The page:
Friday, February 5, 2016
The Handmaid's Tale by Margaret Atwood is unlike anything I've ever read (heard.) The Claire Danes narrated audiobook can best be described as a dystopian futuristic warning wrapped in poetry and imagery. It is a beautifully dark told story from the point of view of a woman set in this future who has memory of the world before and after its dramatic change. Told in a train of thought narrative, she reveals through her own experience how women all over the US were swept up in Puritan Regime under the guise of making them safer and protecting them from inherent faults of men. Suddenly, women who once were educated, employed, and with hopes and goals were gathered together and "re-educated" into new traditional roles of wife and caretakers. But in this world, the roles of wife, homemaker, and childbearer have become separated, especially among the richer, more prominent men as a result of a rising rate of infertility and stillbirths due to the chemicals and pollutants from the world before. Not allowed to read, write, or even to speak freely, those women forced to wear red, The Handmaids, are now valued for little more than their bodies.Their sole purpose is to produce children for the families of the Commanders. The narrator draws the reader (listener) into the story immediately and the suspense only builds from there. The most frightening part of it all is that it is told so well, that you can almost believe it to be a true possible future. Thanks to this audiobook, I could not wait for my commute to and from work each day.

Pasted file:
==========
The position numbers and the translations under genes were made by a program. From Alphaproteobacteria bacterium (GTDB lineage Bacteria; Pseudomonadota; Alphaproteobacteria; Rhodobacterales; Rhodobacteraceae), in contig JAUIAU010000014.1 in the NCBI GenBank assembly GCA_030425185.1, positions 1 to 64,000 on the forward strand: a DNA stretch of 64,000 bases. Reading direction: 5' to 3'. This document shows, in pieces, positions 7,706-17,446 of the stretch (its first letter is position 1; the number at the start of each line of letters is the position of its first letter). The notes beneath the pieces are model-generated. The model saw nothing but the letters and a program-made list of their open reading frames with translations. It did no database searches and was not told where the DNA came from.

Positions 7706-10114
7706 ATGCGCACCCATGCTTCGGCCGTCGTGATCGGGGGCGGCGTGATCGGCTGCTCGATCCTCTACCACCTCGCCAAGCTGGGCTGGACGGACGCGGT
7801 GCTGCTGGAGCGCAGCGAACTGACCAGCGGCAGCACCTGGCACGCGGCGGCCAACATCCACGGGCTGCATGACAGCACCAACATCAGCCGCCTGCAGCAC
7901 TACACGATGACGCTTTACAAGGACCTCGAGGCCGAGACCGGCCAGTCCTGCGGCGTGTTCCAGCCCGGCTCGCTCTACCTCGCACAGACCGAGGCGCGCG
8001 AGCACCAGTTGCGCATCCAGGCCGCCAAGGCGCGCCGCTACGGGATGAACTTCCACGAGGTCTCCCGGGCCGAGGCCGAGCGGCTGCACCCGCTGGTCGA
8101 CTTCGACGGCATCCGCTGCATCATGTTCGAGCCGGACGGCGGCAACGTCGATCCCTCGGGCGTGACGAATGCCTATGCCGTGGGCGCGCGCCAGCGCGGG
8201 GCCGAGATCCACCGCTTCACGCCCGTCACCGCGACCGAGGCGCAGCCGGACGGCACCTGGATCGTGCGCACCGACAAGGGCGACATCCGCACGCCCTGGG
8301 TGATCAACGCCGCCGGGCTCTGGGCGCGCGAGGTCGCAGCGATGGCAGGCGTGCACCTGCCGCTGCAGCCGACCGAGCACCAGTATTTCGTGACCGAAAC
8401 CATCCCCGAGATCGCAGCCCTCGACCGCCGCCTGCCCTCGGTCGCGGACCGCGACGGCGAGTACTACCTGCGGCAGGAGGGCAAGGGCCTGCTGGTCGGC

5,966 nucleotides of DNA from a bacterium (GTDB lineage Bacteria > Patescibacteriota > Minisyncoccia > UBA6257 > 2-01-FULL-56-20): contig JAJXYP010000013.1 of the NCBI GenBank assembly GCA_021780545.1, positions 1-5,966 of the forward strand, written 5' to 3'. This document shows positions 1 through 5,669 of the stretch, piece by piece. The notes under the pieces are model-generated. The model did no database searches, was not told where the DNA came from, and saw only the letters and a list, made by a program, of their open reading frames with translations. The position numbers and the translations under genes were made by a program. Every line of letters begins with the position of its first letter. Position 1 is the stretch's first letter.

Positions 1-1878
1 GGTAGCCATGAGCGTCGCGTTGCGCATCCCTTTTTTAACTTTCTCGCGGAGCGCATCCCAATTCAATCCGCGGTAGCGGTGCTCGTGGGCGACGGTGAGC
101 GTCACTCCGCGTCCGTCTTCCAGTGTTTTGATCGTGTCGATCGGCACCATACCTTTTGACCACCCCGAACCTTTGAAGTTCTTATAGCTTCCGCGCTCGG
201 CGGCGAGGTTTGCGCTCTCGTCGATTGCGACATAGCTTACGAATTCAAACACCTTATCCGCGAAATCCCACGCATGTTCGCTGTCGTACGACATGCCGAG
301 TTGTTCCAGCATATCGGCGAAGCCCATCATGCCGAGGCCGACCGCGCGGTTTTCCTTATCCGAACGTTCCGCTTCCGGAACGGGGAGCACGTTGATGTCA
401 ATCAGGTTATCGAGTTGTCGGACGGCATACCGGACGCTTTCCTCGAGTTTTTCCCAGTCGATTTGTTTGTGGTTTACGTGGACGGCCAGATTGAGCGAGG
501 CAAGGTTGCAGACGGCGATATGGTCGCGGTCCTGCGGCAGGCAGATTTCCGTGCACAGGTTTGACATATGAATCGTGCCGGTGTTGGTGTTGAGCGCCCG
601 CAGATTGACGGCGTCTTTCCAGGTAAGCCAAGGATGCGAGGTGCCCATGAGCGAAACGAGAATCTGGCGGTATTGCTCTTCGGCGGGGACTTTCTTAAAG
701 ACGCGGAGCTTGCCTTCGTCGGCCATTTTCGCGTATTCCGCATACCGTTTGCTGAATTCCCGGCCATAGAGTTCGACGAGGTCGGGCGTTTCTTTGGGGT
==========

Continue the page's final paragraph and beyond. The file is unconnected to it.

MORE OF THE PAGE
Friday, January 23, 2015
My Reviews: SEED: Keepers of Genesis Part I
I downloaded this book as part of the #IndieBooksBeSeen Book Club's Group Read for the month if January. It was a quick, enjoyable read, mostly done while on vacation this week. here are my spoiler-free thoughts - Honestly, the prologue almost discouraged me from continuing the novel further. I did not enjoy the omnipotent POV and worried the entire book would follow suit. Thankfully, it did not, and I continued on in hopes of finding something more based on the book blurb and positive reviews. I did find the first person POV of Sage Woods to be mostly, shall we say "refreshing?" In general, I felt her voice to be believable and age-appropriate overall. I enjoyed that she was an intelligent, educated, well-traveled woman and that her inner voice mostly reflected that but did not ignore the fact that she was also a 17 year old girl newly graduated from high school finding herself in an uncomfortable predicament against her will. I appreciated the multitude of literary, musical, art, biblical, and historic and even cinema references throughout. The research of this novel is amazing. Granted, I have not fact checked much of what was written so I am taking it at face value that at least some of it is historically accurate, and it certainly felt so while reading it.
*******MAJOR SPOILERS AHEAD***********
Essentially, Seed tells the story of Sage Woods, daughter of a world renowned archeologist, who finds herself suddenly sucked into a world of Fallen Angels, powerful forces. and ancient mysteries where she must take on a key role in order to essentially protect the world from evil that most humans know nothing about, all while also finding herself madly in love with the irresistible half-man/half-angel sworn to protect her. To her surprise, she finds that he shares those feelings despite his better judgement.
Specific things that I loved:
-The Twins - I found Sage and Saffron to be interesting, unique, developed characters whom I am excited to read more about